I remember a client where we, a new team, asked another team if we could introduce a certain practice in the code. The answer we got was that they would have to ask someone with more seniority. It wasn't something they could decide themselves. To us, coming from a different background, this was ridiculous. Not only because we had to wait until that person was back from vacation. But also because we were used to taking team decisions. And team decisions meant team responsibility. In the other team, people didn't make decisions out of fear of possible repercussions later.

This is crippling for an organization. Innovation stops and people no longer try to solve problems themselves. They will quickly pull their hands off a problem and look up the hierarchy for some decision. If this becomes rampant, the people higher up will look even higher until some C-level manager is reached. Everything comes to a screeching halt and things seem like they will never change.

This too will lead to the previously mentioned Dead Sea effect.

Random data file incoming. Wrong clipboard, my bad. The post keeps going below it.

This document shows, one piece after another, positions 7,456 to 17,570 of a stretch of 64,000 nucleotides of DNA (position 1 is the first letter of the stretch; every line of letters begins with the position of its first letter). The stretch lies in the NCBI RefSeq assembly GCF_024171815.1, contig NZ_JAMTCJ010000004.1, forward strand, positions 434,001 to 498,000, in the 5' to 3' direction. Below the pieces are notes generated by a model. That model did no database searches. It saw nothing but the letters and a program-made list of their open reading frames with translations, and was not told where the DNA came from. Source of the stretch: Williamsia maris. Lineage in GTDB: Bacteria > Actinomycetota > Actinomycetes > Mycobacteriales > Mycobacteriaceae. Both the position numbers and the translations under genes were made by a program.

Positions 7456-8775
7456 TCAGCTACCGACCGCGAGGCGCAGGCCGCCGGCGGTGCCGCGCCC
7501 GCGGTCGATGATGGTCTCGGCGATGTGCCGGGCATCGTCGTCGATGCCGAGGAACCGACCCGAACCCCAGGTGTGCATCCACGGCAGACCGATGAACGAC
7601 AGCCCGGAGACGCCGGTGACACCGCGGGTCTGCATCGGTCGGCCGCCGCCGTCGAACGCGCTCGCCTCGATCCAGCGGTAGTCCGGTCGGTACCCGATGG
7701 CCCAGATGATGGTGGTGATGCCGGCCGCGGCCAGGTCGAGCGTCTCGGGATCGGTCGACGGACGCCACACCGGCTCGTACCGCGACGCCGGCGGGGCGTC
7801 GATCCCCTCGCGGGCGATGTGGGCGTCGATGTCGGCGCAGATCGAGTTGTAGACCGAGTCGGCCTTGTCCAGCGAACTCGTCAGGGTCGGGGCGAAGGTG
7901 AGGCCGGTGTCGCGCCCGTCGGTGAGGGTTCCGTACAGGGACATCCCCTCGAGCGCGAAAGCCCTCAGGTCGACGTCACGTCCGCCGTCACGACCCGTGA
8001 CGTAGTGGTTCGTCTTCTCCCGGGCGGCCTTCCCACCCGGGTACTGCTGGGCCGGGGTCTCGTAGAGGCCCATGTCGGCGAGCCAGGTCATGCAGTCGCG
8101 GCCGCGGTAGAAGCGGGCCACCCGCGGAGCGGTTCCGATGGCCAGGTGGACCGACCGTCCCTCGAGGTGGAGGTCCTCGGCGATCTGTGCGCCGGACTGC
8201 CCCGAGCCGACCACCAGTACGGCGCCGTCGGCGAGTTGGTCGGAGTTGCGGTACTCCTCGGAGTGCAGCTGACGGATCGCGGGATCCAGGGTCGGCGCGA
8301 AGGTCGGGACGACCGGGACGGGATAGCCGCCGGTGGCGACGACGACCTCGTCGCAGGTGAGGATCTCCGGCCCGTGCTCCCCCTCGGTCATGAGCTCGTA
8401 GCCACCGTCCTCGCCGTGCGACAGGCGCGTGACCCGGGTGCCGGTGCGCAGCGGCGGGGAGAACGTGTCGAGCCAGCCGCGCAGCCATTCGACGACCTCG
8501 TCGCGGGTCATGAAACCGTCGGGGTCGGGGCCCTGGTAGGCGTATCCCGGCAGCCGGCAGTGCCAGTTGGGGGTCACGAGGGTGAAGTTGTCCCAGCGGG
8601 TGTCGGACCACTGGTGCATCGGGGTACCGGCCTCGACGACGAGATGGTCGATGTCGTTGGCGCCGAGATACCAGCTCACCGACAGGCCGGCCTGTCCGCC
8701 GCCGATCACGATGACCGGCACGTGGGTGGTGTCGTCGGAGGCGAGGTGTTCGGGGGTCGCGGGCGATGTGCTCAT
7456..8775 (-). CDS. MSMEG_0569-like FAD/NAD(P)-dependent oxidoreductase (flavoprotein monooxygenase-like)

Features, Features, Features!

Is there too much pressure on the team to crank out feature after feature? Does the business constantly tell the team there is no time for follies? That they needed this feature yesterday?

If this leads to developers cutting corners and not writing tests, you have two cultural problems. The business people should allow developers to write their code in a modern and professional way. If they don't, they're jeopardizing the business in the long run. When the applications become such a big mess that each new feature takes longer and longer to develop, and each new deployment comes with an increasing number of bugs, it will be because of the continuous pressure put on the developers.

On the other hand, it's also up to developers to refuse to work this way. A professional developer will tell the business that quality code and tests are the standard way of developing software. If they don't, your developers lack either professionalism or experience. The latter case can happen with junior developers and shouldn't be an issue in a team that has more experienced and professional developers. But if you lack that too, this irrational focus on cranking out features fast will come back to bite you.